The Music Palace, a museum and performance space in the heart of the Centro, wasn’t open long before the pandemic shut it down.
Now, the modern attraction — which also serves as an archive and research center for Mexican music — is due to open after being shuttered for almost two years.
The Palacio de la Música will reopen its doors in the first or second week of April, said its general director, Maleck Abdalá Hadad.
Since Jan. 15, officials have been working apace to meet all the necessary requirements to receive visitors. One big hurdle is to make the interactive exhibits safe to touch once again.
Yucatán’s second approach to the green epidemiological traffic light and progress in vaccinating the public have led to this moment, said Abdalá Hadad.
“We think that access will be allowed with guided group tours so that we can disinfect everything that is touched (by visitors),” he said.
While the building was closed to the public — one of the city’s earliest pandemic institutional casualties — the facilities were still maintained by work crews to keep it poised for a quick reopening, said Abdala Hadad.
Tickets prices will rise, but only for foreign visitors. So entry will be 200 pesos for foreigners, and between 25 and 100 pesos for nationals.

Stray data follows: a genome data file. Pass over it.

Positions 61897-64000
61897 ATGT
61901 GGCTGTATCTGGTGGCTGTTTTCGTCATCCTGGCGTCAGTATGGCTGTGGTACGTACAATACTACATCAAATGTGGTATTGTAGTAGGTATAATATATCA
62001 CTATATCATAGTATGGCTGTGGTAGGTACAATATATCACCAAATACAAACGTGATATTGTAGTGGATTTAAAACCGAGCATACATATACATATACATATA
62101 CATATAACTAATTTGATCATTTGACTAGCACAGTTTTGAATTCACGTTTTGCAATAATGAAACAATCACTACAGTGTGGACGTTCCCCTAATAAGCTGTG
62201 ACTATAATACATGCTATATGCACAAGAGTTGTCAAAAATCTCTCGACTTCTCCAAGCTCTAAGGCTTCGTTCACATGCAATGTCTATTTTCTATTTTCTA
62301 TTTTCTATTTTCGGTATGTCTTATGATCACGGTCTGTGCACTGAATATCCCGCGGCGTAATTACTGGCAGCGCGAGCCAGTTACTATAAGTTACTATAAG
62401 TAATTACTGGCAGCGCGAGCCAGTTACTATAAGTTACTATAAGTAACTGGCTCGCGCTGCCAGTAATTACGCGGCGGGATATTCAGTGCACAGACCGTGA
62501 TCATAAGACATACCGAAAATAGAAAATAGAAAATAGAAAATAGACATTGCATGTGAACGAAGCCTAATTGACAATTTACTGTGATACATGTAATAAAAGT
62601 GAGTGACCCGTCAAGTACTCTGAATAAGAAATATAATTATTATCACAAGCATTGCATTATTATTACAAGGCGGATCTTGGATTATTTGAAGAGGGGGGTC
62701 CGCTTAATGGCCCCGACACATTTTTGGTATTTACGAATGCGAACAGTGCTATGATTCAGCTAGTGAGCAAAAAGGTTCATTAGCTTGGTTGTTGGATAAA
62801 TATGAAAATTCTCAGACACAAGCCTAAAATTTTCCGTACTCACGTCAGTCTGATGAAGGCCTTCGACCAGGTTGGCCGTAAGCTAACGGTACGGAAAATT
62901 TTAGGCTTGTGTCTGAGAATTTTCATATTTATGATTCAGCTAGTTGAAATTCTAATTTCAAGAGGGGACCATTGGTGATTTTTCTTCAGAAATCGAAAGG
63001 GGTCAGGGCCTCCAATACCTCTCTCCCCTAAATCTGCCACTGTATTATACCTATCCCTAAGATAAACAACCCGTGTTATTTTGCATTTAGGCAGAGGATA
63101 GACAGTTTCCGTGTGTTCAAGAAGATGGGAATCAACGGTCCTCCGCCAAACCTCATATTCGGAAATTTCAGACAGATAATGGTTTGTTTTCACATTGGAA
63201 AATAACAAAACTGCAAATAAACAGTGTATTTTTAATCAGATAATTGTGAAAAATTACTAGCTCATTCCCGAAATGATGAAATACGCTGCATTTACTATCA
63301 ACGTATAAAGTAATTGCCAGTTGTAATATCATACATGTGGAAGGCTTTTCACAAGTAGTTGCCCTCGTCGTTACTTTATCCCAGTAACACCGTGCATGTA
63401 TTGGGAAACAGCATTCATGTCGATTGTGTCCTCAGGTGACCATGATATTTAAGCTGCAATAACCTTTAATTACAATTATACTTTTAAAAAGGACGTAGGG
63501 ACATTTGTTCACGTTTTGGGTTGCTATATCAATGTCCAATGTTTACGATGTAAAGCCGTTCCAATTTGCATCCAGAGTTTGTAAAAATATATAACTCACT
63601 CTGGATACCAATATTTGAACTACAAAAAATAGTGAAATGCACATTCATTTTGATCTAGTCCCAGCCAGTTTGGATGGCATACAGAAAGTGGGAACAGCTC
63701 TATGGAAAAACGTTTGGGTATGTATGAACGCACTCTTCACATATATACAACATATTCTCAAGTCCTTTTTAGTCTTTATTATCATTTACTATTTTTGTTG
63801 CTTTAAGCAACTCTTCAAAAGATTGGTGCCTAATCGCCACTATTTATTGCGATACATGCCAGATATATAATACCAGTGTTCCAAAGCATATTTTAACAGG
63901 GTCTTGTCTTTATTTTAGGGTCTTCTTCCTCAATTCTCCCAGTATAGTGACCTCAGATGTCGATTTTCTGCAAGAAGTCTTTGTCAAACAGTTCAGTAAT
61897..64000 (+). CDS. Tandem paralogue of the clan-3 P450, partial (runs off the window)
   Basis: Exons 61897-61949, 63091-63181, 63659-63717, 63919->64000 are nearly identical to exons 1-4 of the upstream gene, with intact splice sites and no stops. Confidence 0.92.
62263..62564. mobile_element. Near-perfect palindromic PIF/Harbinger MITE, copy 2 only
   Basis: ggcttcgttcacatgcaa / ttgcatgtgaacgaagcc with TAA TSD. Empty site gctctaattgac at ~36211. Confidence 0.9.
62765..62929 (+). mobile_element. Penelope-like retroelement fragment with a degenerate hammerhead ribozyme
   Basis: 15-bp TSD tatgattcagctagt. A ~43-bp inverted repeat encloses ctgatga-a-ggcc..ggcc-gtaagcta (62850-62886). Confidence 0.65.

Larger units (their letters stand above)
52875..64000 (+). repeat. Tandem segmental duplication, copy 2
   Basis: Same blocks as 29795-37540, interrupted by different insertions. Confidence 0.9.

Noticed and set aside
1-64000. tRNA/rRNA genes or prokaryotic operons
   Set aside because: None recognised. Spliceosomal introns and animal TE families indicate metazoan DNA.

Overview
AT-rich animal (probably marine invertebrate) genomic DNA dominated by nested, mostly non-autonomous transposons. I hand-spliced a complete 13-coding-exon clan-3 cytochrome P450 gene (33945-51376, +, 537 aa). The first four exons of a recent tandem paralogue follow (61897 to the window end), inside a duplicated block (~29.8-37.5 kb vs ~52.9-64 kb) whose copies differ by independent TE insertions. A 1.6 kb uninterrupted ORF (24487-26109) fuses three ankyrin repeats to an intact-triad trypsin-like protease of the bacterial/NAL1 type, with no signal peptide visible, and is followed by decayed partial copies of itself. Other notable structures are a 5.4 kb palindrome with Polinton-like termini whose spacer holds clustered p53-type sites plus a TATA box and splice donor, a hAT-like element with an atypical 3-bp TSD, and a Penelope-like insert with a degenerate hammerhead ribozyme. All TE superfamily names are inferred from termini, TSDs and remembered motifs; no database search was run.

Face-to-face classes for children learning the guitar and other instruments will resume on a separate timeline, he said.
The museum, opened in June 2018, has eight virtual pavilions honoring Mexico’s music heritage, a room for the Yucatecan trova, a music library, a video library and a concert hall.
Even before its closure, the music palace faced challenges. Abdalá Hadad told local media that government budget cuts had forced them to find ways to earn their keep.
The complex, which was built at a cost of 348 million pesos, was inaugurated on June 25, 2018. In its first year, it attracted 32,000 visitors — mostly Yucatecan and national tourists — earning 100,000 pesos a month while spending more than six times that on electricity, security, water, maintenance, and insurance.
More: Read about the Music Palace’s origins, goals, and challenges through the years